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Disc Inflation Test?????

AnonymousUserAAnonymousUser Posts: 49,578
edited 06/11/2012 - 7:26 AM in Back Surgery and Neck Surgery
I am 17 days post op from a lumbar laminectomy/discectomy L4/5. It didn't work, and the pain is worse. I had another MRI with contrast dye and sure enough, the bulge is worse. I have lost some feeling and use of my left foot and leg, so he wants the ALIF done as soon as possible. We wants me to have a disc inflation test done first, to make sure he doesn't miss any of the surrounding areas that may need to be fused as well. I'm waiting for the pain management specialist to call me to set up the appointment. All my ns told me was that it is VERY painful. I was in such a daze in the office, I didn't think to ask anything about it; I just nodded my head. My husband said it was disc inflation or something like that. My doctor's office is closed and I would like to research this before Monday. I can't find any info on it anywhere. If anyone knows what this is, PLEASE give me details. I'm a little freaked out about it.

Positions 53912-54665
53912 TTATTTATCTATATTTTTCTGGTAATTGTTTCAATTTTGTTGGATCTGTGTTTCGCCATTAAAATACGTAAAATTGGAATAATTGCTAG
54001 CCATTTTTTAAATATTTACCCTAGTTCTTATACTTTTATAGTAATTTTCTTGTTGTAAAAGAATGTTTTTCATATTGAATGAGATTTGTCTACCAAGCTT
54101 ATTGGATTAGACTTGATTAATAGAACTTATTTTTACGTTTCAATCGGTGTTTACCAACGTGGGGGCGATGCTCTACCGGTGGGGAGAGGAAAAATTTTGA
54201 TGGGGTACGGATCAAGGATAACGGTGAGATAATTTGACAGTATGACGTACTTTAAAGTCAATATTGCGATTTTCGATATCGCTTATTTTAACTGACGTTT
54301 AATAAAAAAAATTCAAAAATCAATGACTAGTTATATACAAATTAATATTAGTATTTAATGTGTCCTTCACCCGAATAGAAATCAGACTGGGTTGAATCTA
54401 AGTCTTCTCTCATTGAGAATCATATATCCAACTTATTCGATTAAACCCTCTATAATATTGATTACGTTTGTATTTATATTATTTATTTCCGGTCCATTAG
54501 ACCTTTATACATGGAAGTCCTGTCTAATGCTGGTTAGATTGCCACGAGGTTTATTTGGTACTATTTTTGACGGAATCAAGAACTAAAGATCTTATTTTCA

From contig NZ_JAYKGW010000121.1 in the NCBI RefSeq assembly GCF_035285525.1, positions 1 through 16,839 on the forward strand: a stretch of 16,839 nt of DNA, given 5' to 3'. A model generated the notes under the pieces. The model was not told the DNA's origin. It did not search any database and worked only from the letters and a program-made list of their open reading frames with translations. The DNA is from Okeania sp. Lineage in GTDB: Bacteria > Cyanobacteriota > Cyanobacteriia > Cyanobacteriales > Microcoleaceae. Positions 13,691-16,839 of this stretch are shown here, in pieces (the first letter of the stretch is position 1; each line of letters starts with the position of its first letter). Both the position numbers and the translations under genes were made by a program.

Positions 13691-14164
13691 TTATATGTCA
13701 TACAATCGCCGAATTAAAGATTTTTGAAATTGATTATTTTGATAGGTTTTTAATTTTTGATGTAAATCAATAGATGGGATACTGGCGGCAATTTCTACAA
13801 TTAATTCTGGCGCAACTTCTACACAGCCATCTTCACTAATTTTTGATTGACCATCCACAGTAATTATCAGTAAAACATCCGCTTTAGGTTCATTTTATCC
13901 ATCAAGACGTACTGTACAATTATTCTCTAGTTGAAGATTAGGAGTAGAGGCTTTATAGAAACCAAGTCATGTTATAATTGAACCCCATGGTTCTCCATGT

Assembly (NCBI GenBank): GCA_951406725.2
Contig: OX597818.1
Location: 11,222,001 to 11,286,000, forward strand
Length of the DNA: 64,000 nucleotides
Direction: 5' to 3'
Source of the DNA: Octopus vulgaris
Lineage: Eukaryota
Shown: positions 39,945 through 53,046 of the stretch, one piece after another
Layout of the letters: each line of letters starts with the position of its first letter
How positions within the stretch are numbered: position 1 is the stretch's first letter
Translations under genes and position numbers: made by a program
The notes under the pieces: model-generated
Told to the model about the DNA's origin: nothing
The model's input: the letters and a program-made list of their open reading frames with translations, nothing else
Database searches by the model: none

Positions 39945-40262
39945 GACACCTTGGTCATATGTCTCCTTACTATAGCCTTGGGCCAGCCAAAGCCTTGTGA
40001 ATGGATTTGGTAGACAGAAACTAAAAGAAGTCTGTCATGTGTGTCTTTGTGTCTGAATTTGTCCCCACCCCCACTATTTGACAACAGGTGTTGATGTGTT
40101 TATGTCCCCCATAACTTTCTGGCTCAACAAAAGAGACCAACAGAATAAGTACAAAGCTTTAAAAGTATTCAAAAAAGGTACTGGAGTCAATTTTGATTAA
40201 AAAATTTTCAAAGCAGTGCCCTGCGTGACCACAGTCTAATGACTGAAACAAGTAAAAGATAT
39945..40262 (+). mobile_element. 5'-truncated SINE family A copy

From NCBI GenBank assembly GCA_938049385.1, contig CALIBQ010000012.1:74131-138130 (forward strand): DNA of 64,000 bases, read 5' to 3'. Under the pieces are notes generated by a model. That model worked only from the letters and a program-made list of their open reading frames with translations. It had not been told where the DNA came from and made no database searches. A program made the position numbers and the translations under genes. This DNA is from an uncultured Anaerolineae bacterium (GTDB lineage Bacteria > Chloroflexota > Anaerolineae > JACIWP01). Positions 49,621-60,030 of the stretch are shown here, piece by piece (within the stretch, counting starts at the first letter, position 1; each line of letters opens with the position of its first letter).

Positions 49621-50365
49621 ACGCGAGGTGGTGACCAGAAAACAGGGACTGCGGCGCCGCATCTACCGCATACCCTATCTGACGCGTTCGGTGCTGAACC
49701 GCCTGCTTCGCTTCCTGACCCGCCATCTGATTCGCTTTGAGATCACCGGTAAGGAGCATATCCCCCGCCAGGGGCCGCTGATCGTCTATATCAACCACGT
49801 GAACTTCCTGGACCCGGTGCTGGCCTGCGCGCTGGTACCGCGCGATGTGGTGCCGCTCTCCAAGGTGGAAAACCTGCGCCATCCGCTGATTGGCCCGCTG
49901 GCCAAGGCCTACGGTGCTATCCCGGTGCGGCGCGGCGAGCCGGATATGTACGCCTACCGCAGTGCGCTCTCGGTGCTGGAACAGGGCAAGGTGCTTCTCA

• Sounds like a "discogram".
    Sometimes called "discography".

    Usually these are done before any surgery.

    Basically, they are looking for pain generators and by process of elimination, ruling out other sources.

    Some physicians will not give you any kind of meds for the procedure.
    Some will give an oral sedative only. Some give I.V. sedation with "versed" or some sedative.
    Hopefully not too much, because you need to be awake, lucid, and clear so as to give accurate feedback.
    (it is possible to give a "false positive" or a "false negative" in this procedure)

    A local anesthetic is introduced ahead of the needle's approach. They purposely don't anesthetize the disc itself or surrounding nerves.
    You will be on a flouroscopy table.

    They will advance the needle an increment and then step out of the immediate area while the picture
    (x-ray) is taken. Then they step back in.
    This is repeated over and over until the needle reached the disc.
    Then, they inject dye. Either you will feel pressure or pain and they will be asking you which.
    Some patients get no sedation and when they find the pain generator, the person will just about jump off the table.
    Immediately, they will follow the dye with a med to kill the pain. It is not uncommon for the nerve to remain angry for some time after.

    This whole procedure is repeated on as many discs as they need.